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  • Conduction disturbance between the atrium and ventricle that can be physiologic (due to enhanced vagal tone) or pathologic.

  • Block occurs in the AV node (first-degree, second-degree Mobitz type I) or below the AV node (second-degree Mobitz type II, third-degree).

  • Symptomatic AV block or block below the AV node in the absence of a reversible cause usually warrants permanent pacemaker implantation.


AV block can be physiologic (due to increased vagal tone) or pathologic (due to underlying heart disease such as ischemia, myocarditis, fibrosis of the conduction system, or after cardiac surgery). AV block is categorized as first-degree (PR interval greater than 200 msec with all atrial impulses conducted), second-degree (intermittent blocked beats), or third-degree (complete heart block, in which no atrial impulses are conducted to the ventricles). Second-degree AV block is further subclassified into Mobitz type I (Wenckebach), in which the AV conduction time (PR interval) progressively lengthens before the blocked beat (see eFigure 10–59) and Mobitz type II, in which there are intermittently nonconducted atrial beats not preceded by lengthening AV conduction (see eFigure 10–60). When only 2:1 AV block is present on the ECG, the differentiation between Mobitz type I or Mobitz type II is more difficult. If the baseline PR interval is prolonged (greater than 200 msec) or the width of the QRS complex is narrow (less than 120 msec), the block is usually nodal (Mobitz type I); if the QRS complex is wide (greater than or equal to 120 msec), the block is more likely infranodal (Mobitz type II).

AV dissociation occurs when an intrinsic ventricular pacemaker is firing at a rate faster than or close to the sinus rate (accelerated idioventricular rhythm, ventricular premature beats, or ventricular tachycardia), such that atrial impulses arriving at the AV node when it is refractory may not be conducted. This phenomenon does not necessarily indicate AV block (eFigure 10–70). No treatment is required aside from management of the causative arrhythmia.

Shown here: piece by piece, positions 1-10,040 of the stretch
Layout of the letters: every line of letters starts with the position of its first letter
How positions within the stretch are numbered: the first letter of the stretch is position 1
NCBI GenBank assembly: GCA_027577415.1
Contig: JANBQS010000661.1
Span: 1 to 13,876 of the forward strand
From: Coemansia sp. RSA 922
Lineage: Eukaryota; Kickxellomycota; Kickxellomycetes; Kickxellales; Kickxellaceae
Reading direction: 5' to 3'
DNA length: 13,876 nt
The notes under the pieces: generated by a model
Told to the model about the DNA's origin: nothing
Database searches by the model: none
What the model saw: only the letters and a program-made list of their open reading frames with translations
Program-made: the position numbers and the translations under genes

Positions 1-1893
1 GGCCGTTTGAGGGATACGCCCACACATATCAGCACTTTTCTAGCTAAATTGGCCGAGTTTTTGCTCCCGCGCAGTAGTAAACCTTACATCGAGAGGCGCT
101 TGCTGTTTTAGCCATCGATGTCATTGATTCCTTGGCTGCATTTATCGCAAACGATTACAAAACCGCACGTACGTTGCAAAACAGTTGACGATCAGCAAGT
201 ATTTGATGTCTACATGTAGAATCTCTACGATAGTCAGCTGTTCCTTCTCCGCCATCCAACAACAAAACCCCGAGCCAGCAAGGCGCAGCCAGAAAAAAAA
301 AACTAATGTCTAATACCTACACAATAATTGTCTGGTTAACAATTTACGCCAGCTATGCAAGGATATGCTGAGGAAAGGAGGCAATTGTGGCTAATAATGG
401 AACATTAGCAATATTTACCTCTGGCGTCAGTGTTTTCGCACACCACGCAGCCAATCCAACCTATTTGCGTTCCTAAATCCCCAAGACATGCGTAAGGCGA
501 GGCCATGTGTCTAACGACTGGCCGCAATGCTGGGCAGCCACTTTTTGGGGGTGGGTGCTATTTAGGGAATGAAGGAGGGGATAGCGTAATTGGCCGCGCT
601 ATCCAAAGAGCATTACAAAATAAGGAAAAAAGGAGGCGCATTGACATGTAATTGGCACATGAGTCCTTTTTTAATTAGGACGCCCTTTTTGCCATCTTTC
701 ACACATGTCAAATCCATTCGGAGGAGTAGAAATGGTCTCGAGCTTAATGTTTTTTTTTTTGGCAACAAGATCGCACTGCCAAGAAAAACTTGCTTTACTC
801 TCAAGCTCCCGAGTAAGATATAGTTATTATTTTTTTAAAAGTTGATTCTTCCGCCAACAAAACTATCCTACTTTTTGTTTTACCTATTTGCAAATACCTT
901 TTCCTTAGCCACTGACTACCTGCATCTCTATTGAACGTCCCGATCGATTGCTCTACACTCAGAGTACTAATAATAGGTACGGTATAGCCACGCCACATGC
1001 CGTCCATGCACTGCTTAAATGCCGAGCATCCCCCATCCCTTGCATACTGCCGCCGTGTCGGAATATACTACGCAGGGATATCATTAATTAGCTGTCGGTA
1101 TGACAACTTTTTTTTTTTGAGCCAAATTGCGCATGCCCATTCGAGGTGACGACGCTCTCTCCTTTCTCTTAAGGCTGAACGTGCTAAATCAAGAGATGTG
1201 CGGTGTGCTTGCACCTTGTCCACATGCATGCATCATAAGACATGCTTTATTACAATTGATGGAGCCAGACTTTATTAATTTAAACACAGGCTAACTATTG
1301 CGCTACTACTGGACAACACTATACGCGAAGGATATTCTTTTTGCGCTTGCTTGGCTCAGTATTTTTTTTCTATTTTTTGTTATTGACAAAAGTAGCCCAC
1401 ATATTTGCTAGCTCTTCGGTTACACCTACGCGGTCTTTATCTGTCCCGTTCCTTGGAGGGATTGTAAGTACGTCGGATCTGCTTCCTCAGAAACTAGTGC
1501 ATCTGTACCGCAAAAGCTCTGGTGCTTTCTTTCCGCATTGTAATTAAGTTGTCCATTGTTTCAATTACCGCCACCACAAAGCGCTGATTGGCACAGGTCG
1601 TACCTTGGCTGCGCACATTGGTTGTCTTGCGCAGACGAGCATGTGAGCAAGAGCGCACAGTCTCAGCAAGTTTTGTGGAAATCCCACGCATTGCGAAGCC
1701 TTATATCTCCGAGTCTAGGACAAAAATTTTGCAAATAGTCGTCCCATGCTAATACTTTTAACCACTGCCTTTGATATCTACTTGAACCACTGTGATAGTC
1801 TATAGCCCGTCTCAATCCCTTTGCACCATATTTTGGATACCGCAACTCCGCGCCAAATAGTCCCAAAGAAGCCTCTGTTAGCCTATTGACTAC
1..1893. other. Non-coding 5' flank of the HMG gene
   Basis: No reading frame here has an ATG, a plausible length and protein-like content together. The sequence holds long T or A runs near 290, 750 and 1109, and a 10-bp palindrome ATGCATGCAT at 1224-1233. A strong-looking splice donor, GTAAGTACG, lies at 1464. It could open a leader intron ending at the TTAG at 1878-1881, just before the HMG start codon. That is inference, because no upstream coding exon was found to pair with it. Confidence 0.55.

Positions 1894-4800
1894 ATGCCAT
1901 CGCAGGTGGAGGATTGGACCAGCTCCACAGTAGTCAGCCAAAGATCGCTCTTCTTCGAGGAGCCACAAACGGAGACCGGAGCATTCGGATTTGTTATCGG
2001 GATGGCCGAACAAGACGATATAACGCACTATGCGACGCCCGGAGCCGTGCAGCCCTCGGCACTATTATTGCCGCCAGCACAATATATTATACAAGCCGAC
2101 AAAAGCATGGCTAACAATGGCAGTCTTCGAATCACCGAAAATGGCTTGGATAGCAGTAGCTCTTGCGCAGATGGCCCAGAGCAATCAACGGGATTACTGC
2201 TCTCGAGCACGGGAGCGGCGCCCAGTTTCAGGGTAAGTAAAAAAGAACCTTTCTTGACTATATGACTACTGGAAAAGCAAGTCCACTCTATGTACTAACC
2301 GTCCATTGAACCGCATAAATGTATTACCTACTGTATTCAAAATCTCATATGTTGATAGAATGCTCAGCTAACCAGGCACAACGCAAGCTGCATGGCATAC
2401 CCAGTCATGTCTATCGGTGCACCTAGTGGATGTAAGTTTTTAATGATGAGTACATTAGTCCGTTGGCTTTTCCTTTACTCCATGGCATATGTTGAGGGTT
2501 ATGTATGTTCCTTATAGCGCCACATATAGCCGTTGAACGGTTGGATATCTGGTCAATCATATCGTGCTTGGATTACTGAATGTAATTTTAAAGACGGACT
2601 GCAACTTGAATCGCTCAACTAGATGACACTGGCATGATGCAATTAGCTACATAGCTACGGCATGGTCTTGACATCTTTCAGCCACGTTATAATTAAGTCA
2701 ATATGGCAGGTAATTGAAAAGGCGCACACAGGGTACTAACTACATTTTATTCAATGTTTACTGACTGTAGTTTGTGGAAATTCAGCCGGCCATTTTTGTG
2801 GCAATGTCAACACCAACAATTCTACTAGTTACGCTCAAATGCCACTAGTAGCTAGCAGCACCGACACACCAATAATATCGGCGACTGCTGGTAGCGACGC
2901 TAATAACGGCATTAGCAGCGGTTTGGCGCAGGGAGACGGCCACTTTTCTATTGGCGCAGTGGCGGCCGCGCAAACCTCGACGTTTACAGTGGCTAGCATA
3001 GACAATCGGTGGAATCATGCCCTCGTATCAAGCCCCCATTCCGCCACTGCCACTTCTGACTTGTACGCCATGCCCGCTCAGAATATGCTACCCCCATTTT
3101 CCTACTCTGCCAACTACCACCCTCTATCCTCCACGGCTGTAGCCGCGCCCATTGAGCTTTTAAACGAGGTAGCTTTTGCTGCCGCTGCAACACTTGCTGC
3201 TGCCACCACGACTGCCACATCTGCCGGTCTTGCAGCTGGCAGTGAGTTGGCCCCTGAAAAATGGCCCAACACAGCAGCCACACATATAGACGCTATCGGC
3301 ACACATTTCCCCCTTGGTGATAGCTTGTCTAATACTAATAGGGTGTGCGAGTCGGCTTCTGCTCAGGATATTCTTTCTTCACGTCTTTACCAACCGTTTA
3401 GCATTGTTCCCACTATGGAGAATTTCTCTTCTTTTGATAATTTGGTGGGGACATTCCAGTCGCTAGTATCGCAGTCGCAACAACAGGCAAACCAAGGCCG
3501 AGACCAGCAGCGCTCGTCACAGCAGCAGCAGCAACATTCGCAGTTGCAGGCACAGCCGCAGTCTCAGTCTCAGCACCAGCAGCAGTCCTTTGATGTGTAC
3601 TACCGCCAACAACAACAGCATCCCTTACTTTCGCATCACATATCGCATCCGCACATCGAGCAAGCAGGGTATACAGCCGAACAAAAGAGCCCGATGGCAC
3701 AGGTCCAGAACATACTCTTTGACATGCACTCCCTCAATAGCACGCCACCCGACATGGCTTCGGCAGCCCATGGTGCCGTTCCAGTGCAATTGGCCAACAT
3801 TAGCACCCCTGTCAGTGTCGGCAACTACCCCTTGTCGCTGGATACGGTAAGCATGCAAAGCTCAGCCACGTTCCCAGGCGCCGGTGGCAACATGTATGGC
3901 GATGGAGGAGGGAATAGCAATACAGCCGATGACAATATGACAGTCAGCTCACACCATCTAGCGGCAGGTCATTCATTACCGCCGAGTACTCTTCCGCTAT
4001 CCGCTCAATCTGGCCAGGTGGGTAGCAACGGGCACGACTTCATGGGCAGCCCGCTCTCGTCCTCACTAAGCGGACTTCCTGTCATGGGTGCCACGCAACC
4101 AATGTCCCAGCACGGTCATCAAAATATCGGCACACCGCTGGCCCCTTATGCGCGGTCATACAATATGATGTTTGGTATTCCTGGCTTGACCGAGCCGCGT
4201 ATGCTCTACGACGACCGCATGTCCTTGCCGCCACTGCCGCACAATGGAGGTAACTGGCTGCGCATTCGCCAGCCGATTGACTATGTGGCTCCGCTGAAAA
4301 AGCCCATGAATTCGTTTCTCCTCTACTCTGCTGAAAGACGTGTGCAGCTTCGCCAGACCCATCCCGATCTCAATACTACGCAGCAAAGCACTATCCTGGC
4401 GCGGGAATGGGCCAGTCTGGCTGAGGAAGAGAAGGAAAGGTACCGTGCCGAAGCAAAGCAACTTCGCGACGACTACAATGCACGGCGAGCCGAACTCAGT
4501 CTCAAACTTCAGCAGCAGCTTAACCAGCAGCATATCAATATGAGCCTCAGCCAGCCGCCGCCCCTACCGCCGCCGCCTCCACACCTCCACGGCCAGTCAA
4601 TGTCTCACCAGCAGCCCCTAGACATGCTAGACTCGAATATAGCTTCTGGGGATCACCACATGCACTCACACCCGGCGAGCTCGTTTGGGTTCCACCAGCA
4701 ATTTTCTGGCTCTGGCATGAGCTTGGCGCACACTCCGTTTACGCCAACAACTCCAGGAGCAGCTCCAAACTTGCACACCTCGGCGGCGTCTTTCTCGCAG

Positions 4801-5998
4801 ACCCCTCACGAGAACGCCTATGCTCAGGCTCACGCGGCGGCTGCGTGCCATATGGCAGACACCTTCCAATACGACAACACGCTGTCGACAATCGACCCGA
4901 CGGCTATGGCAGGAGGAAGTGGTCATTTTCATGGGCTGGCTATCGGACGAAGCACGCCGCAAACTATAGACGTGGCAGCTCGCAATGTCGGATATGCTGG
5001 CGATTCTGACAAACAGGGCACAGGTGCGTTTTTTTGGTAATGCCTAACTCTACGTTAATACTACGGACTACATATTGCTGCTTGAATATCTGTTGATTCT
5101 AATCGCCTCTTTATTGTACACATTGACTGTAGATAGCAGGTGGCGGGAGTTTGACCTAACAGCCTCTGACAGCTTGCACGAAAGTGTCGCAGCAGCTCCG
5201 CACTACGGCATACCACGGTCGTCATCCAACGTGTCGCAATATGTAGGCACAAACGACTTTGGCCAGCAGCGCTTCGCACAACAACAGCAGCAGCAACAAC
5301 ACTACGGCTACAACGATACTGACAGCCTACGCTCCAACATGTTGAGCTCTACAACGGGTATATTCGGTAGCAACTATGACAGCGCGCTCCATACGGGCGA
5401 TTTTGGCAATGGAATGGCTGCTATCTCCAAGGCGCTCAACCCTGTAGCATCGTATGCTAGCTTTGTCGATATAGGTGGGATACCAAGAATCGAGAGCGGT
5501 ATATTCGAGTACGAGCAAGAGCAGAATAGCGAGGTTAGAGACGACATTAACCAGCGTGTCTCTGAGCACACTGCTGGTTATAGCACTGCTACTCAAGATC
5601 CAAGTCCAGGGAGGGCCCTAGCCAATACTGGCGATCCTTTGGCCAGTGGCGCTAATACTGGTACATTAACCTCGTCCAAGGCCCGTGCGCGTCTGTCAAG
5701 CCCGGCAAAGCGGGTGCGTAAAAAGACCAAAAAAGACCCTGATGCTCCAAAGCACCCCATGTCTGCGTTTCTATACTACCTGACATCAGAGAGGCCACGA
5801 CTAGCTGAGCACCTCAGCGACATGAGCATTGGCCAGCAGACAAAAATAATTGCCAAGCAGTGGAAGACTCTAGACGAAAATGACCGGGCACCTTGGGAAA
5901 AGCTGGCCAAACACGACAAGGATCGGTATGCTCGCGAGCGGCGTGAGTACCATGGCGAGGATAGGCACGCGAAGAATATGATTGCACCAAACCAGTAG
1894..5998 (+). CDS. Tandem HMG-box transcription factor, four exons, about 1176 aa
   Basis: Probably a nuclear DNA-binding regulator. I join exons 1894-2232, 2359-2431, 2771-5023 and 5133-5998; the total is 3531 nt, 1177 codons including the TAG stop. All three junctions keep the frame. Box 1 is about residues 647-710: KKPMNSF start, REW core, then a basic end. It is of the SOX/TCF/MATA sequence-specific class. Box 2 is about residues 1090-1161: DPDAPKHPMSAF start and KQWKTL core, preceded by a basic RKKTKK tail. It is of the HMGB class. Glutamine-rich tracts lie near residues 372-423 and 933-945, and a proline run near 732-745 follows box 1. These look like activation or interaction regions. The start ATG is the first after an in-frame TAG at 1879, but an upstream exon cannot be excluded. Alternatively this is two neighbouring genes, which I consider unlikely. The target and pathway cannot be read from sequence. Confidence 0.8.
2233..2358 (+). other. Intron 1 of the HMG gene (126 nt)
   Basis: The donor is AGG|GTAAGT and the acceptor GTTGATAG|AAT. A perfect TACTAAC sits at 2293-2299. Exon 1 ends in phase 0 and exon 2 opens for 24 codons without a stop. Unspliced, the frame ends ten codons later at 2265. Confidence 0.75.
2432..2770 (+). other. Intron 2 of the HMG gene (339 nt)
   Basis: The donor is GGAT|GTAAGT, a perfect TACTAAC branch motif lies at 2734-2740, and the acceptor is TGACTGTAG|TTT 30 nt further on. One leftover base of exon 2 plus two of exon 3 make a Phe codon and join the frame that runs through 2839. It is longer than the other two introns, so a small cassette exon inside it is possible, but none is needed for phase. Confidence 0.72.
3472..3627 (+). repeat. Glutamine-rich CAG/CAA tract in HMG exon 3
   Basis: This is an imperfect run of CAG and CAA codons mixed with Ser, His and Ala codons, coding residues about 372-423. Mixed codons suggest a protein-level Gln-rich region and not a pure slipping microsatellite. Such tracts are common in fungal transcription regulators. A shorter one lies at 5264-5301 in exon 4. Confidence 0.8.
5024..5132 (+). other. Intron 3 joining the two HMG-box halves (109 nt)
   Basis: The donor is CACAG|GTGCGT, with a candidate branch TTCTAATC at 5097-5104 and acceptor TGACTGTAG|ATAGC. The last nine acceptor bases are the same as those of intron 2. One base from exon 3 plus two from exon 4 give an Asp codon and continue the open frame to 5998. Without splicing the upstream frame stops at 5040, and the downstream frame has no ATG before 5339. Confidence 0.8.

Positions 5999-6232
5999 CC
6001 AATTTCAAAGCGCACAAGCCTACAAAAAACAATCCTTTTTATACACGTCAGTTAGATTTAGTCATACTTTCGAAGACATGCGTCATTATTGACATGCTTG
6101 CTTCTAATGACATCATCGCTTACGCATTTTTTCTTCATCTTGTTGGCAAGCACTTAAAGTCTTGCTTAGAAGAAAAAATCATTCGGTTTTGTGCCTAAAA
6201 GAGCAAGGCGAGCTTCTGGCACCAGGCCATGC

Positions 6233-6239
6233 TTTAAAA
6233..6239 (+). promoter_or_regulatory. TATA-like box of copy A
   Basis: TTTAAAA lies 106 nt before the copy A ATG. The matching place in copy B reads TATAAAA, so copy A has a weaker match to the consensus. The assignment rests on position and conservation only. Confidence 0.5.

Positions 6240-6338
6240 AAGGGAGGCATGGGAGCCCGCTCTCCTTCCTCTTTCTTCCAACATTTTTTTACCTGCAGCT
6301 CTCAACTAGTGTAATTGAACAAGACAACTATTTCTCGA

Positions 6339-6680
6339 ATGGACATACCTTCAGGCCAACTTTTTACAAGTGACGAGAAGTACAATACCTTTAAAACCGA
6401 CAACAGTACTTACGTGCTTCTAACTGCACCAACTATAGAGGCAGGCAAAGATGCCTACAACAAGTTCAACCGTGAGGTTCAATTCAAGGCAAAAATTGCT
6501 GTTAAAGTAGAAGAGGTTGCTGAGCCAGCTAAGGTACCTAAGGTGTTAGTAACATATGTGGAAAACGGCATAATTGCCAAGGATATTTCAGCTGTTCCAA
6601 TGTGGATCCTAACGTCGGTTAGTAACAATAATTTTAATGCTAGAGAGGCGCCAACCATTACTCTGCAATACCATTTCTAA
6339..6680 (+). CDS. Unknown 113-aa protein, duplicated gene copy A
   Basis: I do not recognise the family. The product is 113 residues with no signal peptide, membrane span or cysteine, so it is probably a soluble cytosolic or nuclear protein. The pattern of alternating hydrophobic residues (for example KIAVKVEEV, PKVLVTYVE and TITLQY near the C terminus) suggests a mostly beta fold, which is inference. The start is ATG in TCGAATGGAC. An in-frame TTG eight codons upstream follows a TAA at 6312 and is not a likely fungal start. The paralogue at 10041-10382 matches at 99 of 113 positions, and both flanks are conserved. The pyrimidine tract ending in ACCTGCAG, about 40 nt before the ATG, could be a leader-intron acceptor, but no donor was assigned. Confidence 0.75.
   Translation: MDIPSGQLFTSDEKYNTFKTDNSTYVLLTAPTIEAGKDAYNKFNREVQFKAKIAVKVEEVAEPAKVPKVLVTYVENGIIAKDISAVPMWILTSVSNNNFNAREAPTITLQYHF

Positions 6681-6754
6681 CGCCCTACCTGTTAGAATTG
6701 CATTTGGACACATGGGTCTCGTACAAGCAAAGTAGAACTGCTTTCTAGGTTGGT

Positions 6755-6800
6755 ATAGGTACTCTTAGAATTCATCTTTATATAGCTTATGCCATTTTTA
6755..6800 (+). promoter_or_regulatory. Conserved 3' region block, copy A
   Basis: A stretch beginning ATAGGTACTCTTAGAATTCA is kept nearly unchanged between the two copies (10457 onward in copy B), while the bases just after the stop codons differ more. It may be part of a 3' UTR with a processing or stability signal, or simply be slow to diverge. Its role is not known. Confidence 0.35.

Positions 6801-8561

eFigure 10–70.

Atrioventricular (AV) dissociation with capture. Two rhythms are present. A regular atrial rhythm (arrows) is present at a rate of 60/min. The P waves are upright in aVR and inverted in lead aVF, indicating retrograde atrial activation, presumably from a focus low in the atrium. The QRS rhythm occurs at a rate of 85/min (determined from the regular RR intervals shown at A, B, and C). The rate of the QRS rhythm and the normal duration of the QRS complexes indicate a focus of origin in the AV junction or bundle of His. In aVF, the second, fifth, seventh, and tenth QRS complexes occur early relative to the prevailing QRS rate and are preceded by P waves at intervals of 0.12 s. These early QRS complexes represent capture beats—ie, they are stimulated by the P waves that precede them. Ventricular capture is the hallmark of AV dissociation. (Reproduced, with permission, from Goldschlager N, ...

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